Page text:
Canada is often referred to as the great white north, and with good reason – the winters are snowy and cold. Temperatures in some cities could drop as low as -30 or -40 degrees Celsius. But don’t let this scare you. Know that life goes on as usual, even during such extreme weather. The key is to be well-prepared and embrace winter activities so you can make the most of the cold weather. 

In this article, we will outline some terms and phrases that are synonymous with winter. We will also provide helpful tips and guidance on how to prepare for your home, car, and yourself for Canadian winters. 

Familiarizing yourself with Canadian winters

With the onset of winter in Canada, you’ll begin to increasingly hear terms like wind chill, frostbite, frostnip or hypothermia. Here’s a quick overview of what these mean so you can take preventive measures to protect yourself from it.  

What are the winter months in Canada?

Winter months are generally December, January, and February. Although winter weather can start in November and last through late March or early April, making it a total of approximately five to six months of chilly weather. 

How cold are Canadian winters?

Canadian winters can be freezing cold. Temperatures throughout winter are usually below or around zero degrees Celsius, and tend to linger between -5 and -15 degrees Celsius. It rarely gets below -20 or -30 degrees Celsius, but it does happen. Heavy snowfall is common in November and December. 

Stay up-to-date on weather conditions with a weather app

Canadian weather can be unpredictable and sometimes fluctuate throughout the day. Be sure to download a weather app and check weather forecasts daily to know what to expect and plan your day and outfits accordingly. Environment Canada’s weather app, WeatherCAN, provides the latest forecast information directly from Canada’s official weather source; it is available as a free download for iOS and Android.

Factoring in wind chill

The wind chill is a huge factor when considering actual temperatures. Wind chills are often responsible for the temperatures feeling lower than what you see on the weather app. For instance, the weather app may show you that it’s going to be -20 degrees Celsius, but it will also indicate that it “feels like” -30 degrees Celsius. Keep in mind that a severe wind chill can cause frostbite on exposed skin. 

What is frostbite?

Frostbite occurs when your skin is exposed to the cold weather for a long time and freezes like ice. Just 30 seconds of exposure to cold weather can be enough to cause frostbite. Most affected areas include hands, feet, nose, ears and face. A high wind chill factor, wet clothing, ingestion of alcohol or drugs, and high altitudes are other contributing factors to frostbite. Areas affected by frostbite will look pale grey or white and have a waxy texture. You could experience numbness or localized pain, as well as swelling and blistering. Be sure not to rub or massage the affected area, and don’t expose your skin to direct heat. Use your own body temperature or press something warm against the area. If possible, avoid warming up your skin until you know you can keep it warm. Frostbite is a very serious condition, affecting not only the skin but also underlying tissue, including muscle and bone. Bad cases can result in amputation, so seek medical attention as soon as possible. Make sure you prevent frostbite by having warm clothing, gloves or mittens, footwear, and not leaving any skin exposed to the extreme cold. You can also spread vaseline on the cheeks and nose to protect them from the cold.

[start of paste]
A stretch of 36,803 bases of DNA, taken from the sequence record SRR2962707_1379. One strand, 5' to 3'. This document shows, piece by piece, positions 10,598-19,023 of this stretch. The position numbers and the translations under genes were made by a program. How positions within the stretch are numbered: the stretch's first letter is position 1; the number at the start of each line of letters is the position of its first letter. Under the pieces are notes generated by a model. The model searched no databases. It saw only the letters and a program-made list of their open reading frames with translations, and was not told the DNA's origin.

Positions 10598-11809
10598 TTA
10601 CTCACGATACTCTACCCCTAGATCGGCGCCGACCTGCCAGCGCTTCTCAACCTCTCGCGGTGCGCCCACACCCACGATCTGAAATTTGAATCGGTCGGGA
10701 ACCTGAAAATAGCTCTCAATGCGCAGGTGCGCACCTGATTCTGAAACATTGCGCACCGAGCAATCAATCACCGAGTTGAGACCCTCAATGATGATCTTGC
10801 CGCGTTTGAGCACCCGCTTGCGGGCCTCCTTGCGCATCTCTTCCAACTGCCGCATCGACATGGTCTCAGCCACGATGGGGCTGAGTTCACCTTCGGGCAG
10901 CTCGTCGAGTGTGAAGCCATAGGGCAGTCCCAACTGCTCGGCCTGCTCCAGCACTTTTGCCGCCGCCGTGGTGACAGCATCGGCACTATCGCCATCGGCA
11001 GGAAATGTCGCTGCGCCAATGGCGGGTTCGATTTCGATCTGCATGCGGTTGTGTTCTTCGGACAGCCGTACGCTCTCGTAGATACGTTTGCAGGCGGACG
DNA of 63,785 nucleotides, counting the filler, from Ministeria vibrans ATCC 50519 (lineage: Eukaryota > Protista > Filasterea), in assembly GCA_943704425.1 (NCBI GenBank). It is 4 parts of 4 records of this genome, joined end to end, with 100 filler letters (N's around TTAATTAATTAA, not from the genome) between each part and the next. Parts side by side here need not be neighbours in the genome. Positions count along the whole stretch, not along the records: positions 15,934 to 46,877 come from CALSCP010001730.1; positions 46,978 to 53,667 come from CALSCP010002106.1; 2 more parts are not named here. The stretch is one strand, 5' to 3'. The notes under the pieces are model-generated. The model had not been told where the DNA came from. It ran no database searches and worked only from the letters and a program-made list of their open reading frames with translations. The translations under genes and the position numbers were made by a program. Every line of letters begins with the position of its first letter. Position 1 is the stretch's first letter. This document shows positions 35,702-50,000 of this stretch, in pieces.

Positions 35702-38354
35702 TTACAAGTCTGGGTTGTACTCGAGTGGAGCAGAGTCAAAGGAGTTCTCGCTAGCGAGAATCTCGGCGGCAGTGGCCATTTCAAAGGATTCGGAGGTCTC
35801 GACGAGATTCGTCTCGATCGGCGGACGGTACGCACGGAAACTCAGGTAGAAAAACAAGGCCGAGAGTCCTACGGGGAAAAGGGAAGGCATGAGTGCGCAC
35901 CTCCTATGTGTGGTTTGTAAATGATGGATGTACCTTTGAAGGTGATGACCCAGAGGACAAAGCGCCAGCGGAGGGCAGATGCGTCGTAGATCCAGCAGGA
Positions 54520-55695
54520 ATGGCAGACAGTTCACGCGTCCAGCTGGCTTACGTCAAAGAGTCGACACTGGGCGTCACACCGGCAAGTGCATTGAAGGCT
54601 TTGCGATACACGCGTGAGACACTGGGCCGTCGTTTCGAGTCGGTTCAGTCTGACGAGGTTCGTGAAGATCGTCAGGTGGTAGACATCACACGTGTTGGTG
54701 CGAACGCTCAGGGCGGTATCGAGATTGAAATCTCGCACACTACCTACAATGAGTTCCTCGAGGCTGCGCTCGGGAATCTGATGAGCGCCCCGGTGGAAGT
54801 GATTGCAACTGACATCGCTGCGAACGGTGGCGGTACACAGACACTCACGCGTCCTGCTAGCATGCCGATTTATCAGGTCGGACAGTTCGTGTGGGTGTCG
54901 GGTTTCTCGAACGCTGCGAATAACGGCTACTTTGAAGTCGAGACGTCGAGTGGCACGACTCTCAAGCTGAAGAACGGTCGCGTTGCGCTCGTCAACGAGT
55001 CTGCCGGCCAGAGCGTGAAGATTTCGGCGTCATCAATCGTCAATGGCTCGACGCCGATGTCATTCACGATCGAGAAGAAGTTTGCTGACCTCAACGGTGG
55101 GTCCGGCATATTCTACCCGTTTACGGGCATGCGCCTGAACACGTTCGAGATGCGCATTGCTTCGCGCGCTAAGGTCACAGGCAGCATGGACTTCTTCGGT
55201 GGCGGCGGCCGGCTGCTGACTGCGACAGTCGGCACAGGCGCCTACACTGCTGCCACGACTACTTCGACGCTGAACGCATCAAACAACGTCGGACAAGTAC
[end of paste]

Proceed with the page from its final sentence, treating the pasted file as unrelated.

A less severe version of the frostbite is called a frostnip. It is common when skiing or snowboarding, and most often affects the cheeks and the tip of the nose. It is characterized by soft yellowish or white skin and causes a painful tingling or burning sensation. Generally, you can use the warmth of your hand for immediate relief. However, remember not to rub the area as it can cause a rash. 

What is hypothermia?

Hypothermia occurs when your core body temperature drops below 35 degrees Celsius. That is why it is crucial to dress warm and bundle up when spending time outdoors. Symptoms of hypothermia include shivering, mumbling, strange behaviour, confusion, disorientation, muscle cramps, cold and pale skin. The best course of treatment is to warm up as soon as possible.